Concerning Israel. “You only have I known of all the families of the earth: therefore, I will punish you for all your iniquities” (Amos 3:2).
Had God willed the salvation of these people, He would not have withheld from them the means of saving grace, which comes by hearing the Word of God. “So then faith cometh by hearing, and hearing by the word of God” (Rom. 10:17).
When the mind is opened to this spiritual reality, those who believe in Christ as personal Savior should begin to comprehend how great is God’s grace and mercy shown to them.
God’s action in giving, or withholding the means of salvation, is consistent with His sovereignty, His justice, mercy, and grace.
That God withholds the gospel from individuals lest they be converted, is not only the observation of human experience, it is expressively stated in Scripture. The difficult passages of Scripture on this subject must not be minimized, neglected, or rejected.
The Lord hardened hearts. “Joshua made war a long time with all those kings. 19 There was not a city that made peace with the children of Israel, save the Hivites the inhabitants of Gibeon: all other they took in battle. 20 For it was of the Lord to harden their hearts, that they should come against Israel in battle, that he might destroy them utterly, and that they might have no favor, but that he might destroy them, as the Lord commanded Moses” (Joshua 11:18-20).
The Lord withheld gospel understanding. “And the disciples came, and said unto him, Why speakest thou unto them in parables? 11 He answered and said unto them, Because it is given unto you to know the mysteries of the kingdom of heaven, but to them it is not given. 12 For whosoever hath, to him shall be given, and he shall have more abundance: but whosoever hath not, from him shall be taken away even that he hath. 13 Therefore speak I to them in parables: because they seeing see not; and hearing they hear not, neither do they understand. 14 And in them is fulfilled the prophecy of Esaias, which saith, By hearing ye shall hear, and shall not understand; and seeing ye shall see, and shall not perceive: 15 For this people’s heart is waxed gross, and their ears are dull of hearing, and their eyes they have closed; lest at any time they should see with their eyes, and hear with their ears, and should understand with their heart, and should be converted, and I should heal them. 16 But blessed are your eyes, for they see: and your ears, for they hear” (Matt. 13:10-16).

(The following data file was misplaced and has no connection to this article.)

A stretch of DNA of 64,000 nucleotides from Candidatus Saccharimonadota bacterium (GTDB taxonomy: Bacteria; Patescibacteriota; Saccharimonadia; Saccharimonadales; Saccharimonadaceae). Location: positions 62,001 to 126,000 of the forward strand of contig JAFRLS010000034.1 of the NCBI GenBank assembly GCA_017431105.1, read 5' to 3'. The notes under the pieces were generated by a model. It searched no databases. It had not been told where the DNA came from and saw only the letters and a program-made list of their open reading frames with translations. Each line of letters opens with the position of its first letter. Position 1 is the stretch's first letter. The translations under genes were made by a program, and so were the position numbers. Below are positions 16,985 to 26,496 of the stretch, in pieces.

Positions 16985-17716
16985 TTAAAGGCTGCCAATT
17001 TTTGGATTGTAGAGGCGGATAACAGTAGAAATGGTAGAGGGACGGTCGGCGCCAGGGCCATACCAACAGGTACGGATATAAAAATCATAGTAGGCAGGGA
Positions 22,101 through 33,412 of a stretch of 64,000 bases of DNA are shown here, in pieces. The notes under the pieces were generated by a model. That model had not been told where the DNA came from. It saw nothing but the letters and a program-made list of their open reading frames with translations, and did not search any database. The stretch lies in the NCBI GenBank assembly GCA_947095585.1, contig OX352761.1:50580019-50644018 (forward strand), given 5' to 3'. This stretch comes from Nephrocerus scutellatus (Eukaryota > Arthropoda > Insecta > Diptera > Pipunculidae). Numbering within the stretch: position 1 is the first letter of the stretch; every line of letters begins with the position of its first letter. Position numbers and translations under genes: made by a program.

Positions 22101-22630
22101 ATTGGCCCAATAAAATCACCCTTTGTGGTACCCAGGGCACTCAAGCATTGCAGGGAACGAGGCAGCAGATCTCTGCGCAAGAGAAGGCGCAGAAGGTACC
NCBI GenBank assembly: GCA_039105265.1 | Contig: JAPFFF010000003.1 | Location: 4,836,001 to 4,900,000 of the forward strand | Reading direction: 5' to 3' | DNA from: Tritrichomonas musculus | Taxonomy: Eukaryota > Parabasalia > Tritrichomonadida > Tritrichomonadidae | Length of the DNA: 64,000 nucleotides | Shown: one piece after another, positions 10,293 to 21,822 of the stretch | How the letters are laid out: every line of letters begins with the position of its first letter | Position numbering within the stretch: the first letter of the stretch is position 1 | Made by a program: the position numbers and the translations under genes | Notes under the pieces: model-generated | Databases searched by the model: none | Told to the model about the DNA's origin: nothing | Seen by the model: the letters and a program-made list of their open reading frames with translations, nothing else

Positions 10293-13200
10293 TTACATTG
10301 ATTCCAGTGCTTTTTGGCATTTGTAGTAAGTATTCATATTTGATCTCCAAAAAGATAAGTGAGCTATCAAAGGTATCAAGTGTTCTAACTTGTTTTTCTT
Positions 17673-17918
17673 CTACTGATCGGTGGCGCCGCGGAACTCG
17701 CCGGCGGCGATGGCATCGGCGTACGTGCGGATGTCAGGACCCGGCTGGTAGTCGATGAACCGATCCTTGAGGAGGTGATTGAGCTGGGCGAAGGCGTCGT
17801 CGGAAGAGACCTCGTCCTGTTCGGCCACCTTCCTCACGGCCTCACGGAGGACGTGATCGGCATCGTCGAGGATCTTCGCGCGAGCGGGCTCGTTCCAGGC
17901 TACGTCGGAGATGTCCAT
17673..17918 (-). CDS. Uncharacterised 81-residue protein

As God has made some people to be blessed, so He has made the wicked for Himself to accomplish what He has decreed. “The Lord hath made all things for Himself: yea, even the wicked for the day of evil” (Prov. 16:4).
As God has made some people to be blessed, so He has made some to be loved. “As it is written, Jacob have I loved” (Rom. 9:13).
As God has made some to be blessed and loved, so He has made some to be hated. “…but Esau have I hated” (Rom. 9:13).
Among those whom God did not extend His saving love and kindness to was Pharaoh. The monarch had a different purpose in the plan of God, “to show in thee My power, and that My name may be declared throughout all the earth” (Exodus 9:16). And so it was that the Lord hardened Pharaoh’s heart (Exodus 4:21).
When God wishes to destroy the wicked, He removes all legal influence, and moral control, and gives them over to a reprobate, or worthless mind. The wicked are wholly rejected to be burned up.
“And even as they did not like to retain God in their knowledge, God gave them over to a reprobate mind, to do those things which are not convenient” (Rom. 1:28).
“But that which beareth thorns and briers is rejected, and is nigh unto cursing; whose end is to be burned” (Heb. 6:8).
God could turn the heart of any wicked person to Himself if He so chooses, as He did with Jonah, and with Saul of Tarsus.
“The preparations of the heart in man, and the answer of the tongue, is from the Lord ” (Prov. 16:1).